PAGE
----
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FASEB J. 2000 Nov;14(14):2147-57.

Control of the eukaryotic cell cycle by MAP kinase signaling pathways.

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  • 1Department of Molecular Neurobiology, SmithKline Beecham Pharmaceuticals Plc, New Frontiers Science Park, Harlow, Essex, CM19 5AW U.K. Marc_G_Wilkonson@sbphrd.com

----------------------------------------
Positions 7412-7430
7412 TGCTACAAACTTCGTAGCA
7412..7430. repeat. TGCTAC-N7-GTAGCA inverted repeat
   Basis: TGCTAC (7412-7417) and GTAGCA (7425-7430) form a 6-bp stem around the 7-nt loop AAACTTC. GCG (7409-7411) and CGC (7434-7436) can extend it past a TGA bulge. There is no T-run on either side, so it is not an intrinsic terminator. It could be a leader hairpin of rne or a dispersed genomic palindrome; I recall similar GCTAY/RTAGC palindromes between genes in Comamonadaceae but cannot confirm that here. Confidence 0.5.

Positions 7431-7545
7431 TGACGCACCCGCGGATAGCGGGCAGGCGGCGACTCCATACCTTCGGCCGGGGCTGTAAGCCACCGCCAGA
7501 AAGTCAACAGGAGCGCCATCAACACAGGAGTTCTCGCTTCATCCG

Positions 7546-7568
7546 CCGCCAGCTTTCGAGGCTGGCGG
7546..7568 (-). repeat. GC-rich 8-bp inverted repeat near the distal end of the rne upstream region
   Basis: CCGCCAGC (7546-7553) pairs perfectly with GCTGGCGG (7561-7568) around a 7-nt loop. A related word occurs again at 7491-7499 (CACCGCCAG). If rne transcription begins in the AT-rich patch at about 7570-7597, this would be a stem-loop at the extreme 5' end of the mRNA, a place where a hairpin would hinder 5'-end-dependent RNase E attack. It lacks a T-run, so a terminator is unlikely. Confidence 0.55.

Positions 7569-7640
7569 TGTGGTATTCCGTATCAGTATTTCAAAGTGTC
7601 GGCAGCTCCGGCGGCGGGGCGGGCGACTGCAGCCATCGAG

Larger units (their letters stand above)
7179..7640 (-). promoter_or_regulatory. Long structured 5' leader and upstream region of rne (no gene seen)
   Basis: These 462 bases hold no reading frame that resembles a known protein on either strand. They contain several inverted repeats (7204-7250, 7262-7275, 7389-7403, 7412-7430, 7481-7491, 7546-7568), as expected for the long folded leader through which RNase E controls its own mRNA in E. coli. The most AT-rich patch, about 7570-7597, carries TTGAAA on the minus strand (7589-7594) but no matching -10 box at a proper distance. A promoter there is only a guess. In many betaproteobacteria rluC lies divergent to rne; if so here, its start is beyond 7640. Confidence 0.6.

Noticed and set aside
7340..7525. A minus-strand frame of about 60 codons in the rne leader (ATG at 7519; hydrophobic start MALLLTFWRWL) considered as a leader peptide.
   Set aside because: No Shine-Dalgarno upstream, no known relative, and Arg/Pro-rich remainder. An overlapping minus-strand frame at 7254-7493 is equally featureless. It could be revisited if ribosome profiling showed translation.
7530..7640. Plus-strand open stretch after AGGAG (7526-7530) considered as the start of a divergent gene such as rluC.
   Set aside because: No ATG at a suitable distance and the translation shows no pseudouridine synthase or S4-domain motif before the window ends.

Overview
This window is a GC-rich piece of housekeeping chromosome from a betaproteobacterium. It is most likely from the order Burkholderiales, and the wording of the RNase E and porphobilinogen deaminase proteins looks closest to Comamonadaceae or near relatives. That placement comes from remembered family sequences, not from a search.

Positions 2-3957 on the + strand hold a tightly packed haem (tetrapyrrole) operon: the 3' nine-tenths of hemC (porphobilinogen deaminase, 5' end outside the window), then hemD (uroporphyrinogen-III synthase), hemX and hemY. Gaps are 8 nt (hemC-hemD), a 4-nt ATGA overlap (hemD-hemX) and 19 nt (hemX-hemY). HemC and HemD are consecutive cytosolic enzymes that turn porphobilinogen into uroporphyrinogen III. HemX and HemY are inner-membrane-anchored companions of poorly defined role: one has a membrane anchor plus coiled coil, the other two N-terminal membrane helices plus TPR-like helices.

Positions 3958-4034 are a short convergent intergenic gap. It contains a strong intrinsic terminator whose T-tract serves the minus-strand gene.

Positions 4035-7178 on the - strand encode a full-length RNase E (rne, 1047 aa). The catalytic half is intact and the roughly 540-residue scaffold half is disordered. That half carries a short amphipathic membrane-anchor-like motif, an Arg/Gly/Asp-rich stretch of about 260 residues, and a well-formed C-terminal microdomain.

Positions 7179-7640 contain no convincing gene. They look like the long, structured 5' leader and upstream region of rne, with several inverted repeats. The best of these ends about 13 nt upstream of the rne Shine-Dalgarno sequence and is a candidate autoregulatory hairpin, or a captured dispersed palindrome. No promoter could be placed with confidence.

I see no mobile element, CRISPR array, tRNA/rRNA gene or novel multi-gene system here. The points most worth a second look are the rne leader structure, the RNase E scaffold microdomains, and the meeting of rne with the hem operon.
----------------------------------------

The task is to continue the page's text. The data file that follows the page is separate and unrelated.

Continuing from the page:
In an often rapidly changing environment, cells must adapt by monitoring and reacting quickly to extracellular stimuli detected by membrane-bound receptors and proteins. Reversible phosphorylation of intracellular regulatory proteins has emerged as a crucial mechanism effecting the transmission and modulation of such signals and is determined by the relative activities of protein kinases and phosphatases within the cell. These are often arranged into complex signaling networks that may function independently or be subject to cross-regulation. Recently, genetic and biochemical analyses have identified the universally conserved mitogen-activated protein (MAP) kinase cascade as one of the most ubiquitous signal transduction systems. This pathway is activated after a variety of cellular stimuli and regulates numerous physiological processes, particularly the cell division cycle. Progression through the cell cycle is critically dependent on the presence of environmental growth factors and stress stimuli, and failure to correctly integrate such signals into the cell cycle machinery can lead to the accumulation of genetic damage and genomic instability characteristic of cancer cells. Here we focus on the MAP kinase cascade and discuss the molecular mechanisms by which these extensively studied signaling pathways influence cell growth and proliferation.

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